January 10, 2011

Iran's nuclear threat distracts us from daily dangers

The intelligence dance on Iran continues. Last week, Israel's outgoing Mossad chief pushed back the projected date of Iran’s nuclear debut to 2015. The most recent assessment had been a year or less, but presumably the Stuxnet computer worm and a couple of well-placed motorcycle bombs have set things back a bit. 

But... 2015?
For years now, U.S. and Israeli intelligence estimates on Iran's nuclear program have alternated between imminent threat and distant possibility, just over the horizon. Part of this may reflect an honest assessment of technical, strategic and military capabilities and intentions.
Political calculations also factor into such back and forth. If "sanctions fatigue" begins to undermine support for new sanctions or enforcement of existing measures, because the assumption is Iran already has a nuclear capability or it's inevitable, then projections can be changed to show there's still time to act. If the nuclear threshold seems too distant and inconsequential, data can be repackaged to suggest greater urgency and emphasize ongoing progress.

Within the domestic politics of either the United States or Israel, there's presumably an added opportunity to undermine or embarrass the competition -- intelligence vs. military vs. diplomats, Democrats vs. Republicans, Labor vs. Likud. If Israeli Prime Minister Netanyahu was thinking to use Iran's nuclear program as an alibi for stalling substantive peace negotiations with the Palestinians, then this probably hurts his plan.
But 2015 is four years away, which in Twitter time is forever. That's ten new iPad releases from now. It sounds unrealistic and without basis -- how can anyone predict such a development more than two years out? What is to be gained by such information? How could any Israeli official paint a picture that suggests reducing -- or effectively eliminating -- the threat assessment?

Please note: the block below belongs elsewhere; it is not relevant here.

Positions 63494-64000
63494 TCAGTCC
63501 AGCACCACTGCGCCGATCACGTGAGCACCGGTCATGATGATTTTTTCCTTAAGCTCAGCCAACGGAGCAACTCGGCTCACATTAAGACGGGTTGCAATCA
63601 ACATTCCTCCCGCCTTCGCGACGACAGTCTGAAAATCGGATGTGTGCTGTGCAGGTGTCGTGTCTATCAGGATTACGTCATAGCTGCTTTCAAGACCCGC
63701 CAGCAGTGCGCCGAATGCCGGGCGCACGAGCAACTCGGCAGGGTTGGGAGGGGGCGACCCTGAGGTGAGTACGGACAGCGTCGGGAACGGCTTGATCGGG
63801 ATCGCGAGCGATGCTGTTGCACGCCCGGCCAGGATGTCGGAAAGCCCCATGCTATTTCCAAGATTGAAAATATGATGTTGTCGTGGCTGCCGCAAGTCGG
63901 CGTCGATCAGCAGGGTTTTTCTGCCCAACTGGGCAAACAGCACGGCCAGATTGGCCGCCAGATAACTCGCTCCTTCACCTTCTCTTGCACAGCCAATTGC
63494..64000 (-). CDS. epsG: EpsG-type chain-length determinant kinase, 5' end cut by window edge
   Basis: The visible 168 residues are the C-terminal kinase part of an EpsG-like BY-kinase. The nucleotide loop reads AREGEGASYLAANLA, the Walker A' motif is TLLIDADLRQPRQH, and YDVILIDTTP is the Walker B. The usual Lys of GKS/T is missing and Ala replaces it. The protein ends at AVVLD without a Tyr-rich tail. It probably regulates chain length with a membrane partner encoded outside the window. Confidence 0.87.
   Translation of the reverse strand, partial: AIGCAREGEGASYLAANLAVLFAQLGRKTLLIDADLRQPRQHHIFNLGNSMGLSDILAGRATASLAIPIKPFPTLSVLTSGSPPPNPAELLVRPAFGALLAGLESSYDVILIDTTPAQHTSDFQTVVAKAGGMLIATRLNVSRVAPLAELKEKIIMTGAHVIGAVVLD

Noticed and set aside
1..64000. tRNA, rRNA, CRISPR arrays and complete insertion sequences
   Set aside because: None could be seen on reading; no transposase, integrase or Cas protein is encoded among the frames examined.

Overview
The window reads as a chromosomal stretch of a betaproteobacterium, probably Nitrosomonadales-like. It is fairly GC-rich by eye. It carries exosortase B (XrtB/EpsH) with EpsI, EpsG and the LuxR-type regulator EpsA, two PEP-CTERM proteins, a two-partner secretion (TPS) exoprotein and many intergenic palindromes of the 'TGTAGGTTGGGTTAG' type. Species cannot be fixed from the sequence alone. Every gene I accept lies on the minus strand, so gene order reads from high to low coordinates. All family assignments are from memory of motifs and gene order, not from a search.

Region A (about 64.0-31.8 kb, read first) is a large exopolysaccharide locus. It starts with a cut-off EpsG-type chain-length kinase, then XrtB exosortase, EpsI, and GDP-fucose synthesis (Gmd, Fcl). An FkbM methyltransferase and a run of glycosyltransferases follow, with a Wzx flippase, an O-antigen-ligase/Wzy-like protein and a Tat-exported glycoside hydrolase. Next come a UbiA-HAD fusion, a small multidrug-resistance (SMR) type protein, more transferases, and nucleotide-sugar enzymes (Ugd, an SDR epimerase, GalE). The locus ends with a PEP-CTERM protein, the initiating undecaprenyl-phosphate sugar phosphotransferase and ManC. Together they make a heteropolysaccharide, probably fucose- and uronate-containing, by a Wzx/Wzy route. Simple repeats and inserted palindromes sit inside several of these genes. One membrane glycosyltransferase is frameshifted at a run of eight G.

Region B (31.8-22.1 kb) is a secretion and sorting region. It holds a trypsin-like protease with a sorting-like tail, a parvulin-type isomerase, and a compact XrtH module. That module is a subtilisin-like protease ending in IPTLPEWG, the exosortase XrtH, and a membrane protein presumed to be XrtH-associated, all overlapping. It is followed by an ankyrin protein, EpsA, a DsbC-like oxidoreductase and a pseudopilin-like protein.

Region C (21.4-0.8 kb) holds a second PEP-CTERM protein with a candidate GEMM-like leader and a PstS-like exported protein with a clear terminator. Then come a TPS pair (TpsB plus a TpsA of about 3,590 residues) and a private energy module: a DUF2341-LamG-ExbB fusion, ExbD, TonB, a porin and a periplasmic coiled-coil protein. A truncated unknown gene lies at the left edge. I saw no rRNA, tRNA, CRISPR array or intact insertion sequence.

If the analysis is solid, of course, there is still good reason to continue deterring and denying Iran's unacceptable quest for an illicit nuclear capability. It shows that international efforts are working. It also fits the fears of those living closer to Iran, that the real threat is Tehran's subversion and military encroachment in Iraq, the Gulf, and Lebanon. Israelis are in daily danger from Hezbollah to the north and Hamas to the south.
If we take the unthinkable nuclear page off the board for a moment, the other priorities become real again and we can get down to business with guns, tanks, drones, and night-vision goggles.
Gaming Iran's goals in the region is as difficult as discerning the true motivations behind a spymaster's public statements. But in all likelihood, Iran seeks nuclear weapons not in order to actually deploy them. Iran seeks regional domination and global status -- the fulfillment of Persian destiny. If these are its motivations, we may prefer a more balanced focus on all its manifestations. But will that impress the member states of the United Nations Security Council?

1 comment:

  1. Any threat or issue that can be manipulated to hang around the political consciousness long enough eventually evolves into a long-term institution, especially when money – and lots of it – is thrown into the game. To think it has been 40 years since we have been losing the “War on Drugs,” despite President Obama’s preference to lose that name. Some might say it even goes back 90 years. Let’s see how long the Iranian nuclear threat can be played. A trillion dollars? Two trillion dollars?